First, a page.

Presentation Title

REFINEMENT OF TECTONOSTRATIGRAPHY OF THE NORTH EAST BIG MARIA MOUNTAINS, RIVERSIDE COUNTY, CALIFORNIA

Faculty Mentor

Nicholas Van Buer

Start Date

18-11-2017 2:15 PM

End Date

18-11-2017 3:15 PM

Location

BSC-Ursa Minor 1

Session

Poster 3

Type of Presentation

Poster

Subject Area

physical_mathematical_sciences

Abstract

The Big Maria mountains in the eastern Mojave, north of Blythe, California, contain the same Paleozoic stratigraphy as the Grand Canyon, which has been overturned and in some places attenuated to a tenth of its original thickness. The structure, nature, and timing of these events has been well documented; whereas, published maps lack the finer details of the stratigraphy and geology of the range. There are three rock units with undetermined ages, an augen gneiss, a quartz-epidote schist, and a fine grained quartzofeldspathic gneiss. The ages of these rock are estimated to be either Proterozoic or Mesozoic. They are concentrated in the northeast of the range and obscure the nature and extent of faulting and large-scale folding. Multiple approaches were used to resolve this issue. A map based on field data and satellite imagery was created with GIS software. Samples of pertinent units were collected and prepared for both X-ray fluorescence and optical petrography. Zircons were separated from samples of particularly complex geology for geochronology. Mapping has confirmed a second nappe within the range but did not clarify the chronostratigraphy of the units with undefined ages. Petrographic analysis reveals that nearly all samples exhibit epidote-amphibolite metamorphic textures and mineralogy and that the units are very similar in composition. Completion of XRF analysis and radiometric dating should clarify the origin of these rocks. Determining the ages and origin of them is necessary to refine the nature and extent of faulting in the Big Maria mountains and region.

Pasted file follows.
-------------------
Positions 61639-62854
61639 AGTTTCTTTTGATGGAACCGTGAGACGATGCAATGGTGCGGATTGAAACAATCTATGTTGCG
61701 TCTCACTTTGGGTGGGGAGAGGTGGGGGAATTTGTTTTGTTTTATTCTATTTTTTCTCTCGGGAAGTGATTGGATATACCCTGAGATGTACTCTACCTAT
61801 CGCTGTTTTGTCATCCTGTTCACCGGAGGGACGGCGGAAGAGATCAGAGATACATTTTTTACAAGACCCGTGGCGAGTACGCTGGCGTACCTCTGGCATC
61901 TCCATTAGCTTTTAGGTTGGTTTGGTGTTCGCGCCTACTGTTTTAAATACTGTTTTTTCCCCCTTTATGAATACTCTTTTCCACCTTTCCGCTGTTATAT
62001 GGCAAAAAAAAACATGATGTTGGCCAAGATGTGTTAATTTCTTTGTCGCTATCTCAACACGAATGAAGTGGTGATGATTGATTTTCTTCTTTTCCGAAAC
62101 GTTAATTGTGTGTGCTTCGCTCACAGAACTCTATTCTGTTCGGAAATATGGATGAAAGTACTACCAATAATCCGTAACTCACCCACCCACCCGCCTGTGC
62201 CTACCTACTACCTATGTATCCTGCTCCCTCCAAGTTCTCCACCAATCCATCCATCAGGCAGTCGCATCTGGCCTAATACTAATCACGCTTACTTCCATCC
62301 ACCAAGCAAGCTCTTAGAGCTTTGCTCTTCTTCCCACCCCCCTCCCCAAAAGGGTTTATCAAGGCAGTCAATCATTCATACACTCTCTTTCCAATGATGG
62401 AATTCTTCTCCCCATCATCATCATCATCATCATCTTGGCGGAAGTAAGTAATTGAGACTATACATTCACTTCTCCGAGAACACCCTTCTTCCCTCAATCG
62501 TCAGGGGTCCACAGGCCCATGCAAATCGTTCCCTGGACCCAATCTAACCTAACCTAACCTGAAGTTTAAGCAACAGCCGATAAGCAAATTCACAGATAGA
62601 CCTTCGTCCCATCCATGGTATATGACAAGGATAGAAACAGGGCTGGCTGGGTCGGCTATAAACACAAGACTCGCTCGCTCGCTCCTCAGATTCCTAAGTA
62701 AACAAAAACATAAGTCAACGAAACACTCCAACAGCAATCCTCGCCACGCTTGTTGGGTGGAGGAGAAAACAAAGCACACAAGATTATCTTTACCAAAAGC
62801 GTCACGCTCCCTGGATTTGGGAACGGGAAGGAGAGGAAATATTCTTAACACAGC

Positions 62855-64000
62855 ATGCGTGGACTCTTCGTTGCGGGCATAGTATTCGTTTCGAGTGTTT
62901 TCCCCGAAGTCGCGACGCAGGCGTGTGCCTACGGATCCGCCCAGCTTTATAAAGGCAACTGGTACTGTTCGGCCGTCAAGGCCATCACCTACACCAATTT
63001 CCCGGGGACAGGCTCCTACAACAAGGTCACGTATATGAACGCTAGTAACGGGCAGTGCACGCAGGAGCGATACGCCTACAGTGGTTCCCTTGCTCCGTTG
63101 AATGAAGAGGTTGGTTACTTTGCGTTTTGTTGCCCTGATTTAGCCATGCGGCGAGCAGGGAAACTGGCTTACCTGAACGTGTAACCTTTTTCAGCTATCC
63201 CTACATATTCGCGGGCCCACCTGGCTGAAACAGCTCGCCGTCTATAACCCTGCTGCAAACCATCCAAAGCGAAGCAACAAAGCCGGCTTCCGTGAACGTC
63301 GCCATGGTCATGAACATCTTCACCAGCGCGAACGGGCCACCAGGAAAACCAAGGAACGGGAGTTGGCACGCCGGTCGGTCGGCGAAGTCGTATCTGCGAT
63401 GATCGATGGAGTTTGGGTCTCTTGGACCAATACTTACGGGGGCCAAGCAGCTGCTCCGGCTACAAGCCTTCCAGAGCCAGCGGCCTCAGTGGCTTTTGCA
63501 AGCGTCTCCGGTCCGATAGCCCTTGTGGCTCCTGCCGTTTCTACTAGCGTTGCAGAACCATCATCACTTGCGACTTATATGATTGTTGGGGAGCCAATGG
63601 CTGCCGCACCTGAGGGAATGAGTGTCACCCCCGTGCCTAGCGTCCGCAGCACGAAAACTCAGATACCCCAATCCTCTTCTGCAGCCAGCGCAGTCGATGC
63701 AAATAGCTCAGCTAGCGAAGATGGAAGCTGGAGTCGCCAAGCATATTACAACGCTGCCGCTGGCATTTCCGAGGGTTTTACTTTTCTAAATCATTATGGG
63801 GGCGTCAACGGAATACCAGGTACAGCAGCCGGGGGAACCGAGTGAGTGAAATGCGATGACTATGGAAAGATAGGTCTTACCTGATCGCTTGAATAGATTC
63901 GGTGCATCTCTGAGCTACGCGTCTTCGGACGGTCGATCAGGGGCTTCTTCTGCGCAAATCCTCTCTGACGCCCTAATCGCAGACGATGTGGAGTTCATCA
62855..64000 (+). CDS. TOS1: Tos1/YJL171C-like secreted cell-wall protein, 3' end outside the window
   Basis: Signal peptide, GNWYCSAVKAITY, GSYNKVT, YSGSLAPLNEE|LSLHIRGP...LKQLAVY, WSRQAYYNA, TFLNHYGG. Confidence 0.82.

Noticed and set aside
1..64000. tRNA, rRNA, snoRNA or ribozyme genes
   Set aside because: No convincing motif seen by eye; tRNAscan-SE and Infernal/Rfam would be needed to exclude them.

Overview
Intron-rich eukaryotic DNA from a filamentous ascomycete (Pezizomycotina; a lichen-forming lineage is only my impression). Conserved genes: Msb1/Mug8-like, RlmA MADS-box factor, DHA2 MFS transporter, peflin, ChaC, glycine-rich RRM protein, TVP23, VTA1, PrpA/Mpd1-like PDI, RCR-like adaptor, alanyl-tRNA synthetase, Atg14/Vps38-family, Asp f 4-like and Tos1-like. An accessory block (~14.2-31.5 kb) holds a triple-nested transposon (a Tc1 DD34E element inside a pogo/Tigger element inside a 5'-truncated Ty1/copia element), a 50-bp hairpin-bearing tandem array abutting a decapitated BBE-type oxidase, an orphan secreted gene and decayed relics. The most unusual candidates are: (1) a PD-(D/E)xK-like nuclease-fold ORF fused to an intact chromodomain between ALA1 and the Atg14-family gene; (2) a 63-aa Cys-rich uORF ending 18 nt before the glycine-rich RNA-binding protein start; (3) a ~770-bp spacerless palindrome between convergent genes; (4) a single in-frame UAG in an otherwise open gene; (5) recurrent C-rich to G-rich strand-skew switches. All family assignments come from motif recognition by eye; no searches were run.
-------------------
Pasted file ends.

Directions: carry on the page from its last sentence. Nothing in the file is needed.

Summary of research results to be presented

Mapping has confirmed a second nappe within the range but did not clarify the chronostratigraphy of the units with undefined ages. Petrographic analysis reveals that nearly all samples exhibit epidote-amphibolite metamorphic textures and mineralogy and that the units are very similar in composition. Completion of XRF analysis and radiometric dating should clarify the origin of these rocks

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Nov 18th, 2:15 PM Nov 18th, 3:15 PM

REFINEMENT OF TECTONOSTRATIGRAPHY OF THE NORTH EAST BIG MARIA MOUNTAINS, RIVERSIDE COUNTY, CALIFORNIA

BSC-Ursa Minor 1

The Big Maria mountains in the eastern Mojave, north of Blythe, California, contain the same Paleozoic stratigraphy as the Grand Canyon, which has been overturned and in some places attenuated to a tenth of its original thickness. The structure, nature, and timing of these events has been well documented; whereas, published maps lack the finer details of the stratigraphy and geology of the range. There are three rock units with undetermined ages, an augen gneiss, a quartz-epidote schist, and a fine grained quartzofeldspathic gneiss. The ages of these rock are estimated to be either Proterozoic or Mesozoic. They are concentrated in the northeast of the range and obscure the nature and extent of faulting and large-scale folding. Multiple approaches were used to resolve this issue. A map based on field data and satellite imagery was created with GIS software. Samples of pertinent units were collected and prepared for both X-ray fluorescence and optical petrography. Zircons were separated from samples of particularly complex geology for geochronology. Mapping has confirmed a second nappe within the range but did not clarify the chronostratigraphy of the units with undefined ages. Petrographic analysis reveals that nearly all samples exhibit epidote-amphibolite metamorphic textures and mineralogy and that the units are very similar in composition. Completion of XRF analysis and radiometric dating should clarify the origin of these rocks. Determining the ages and origin of them is necessary to refine the nature and extent of faulting in the Big Maria mountains and region.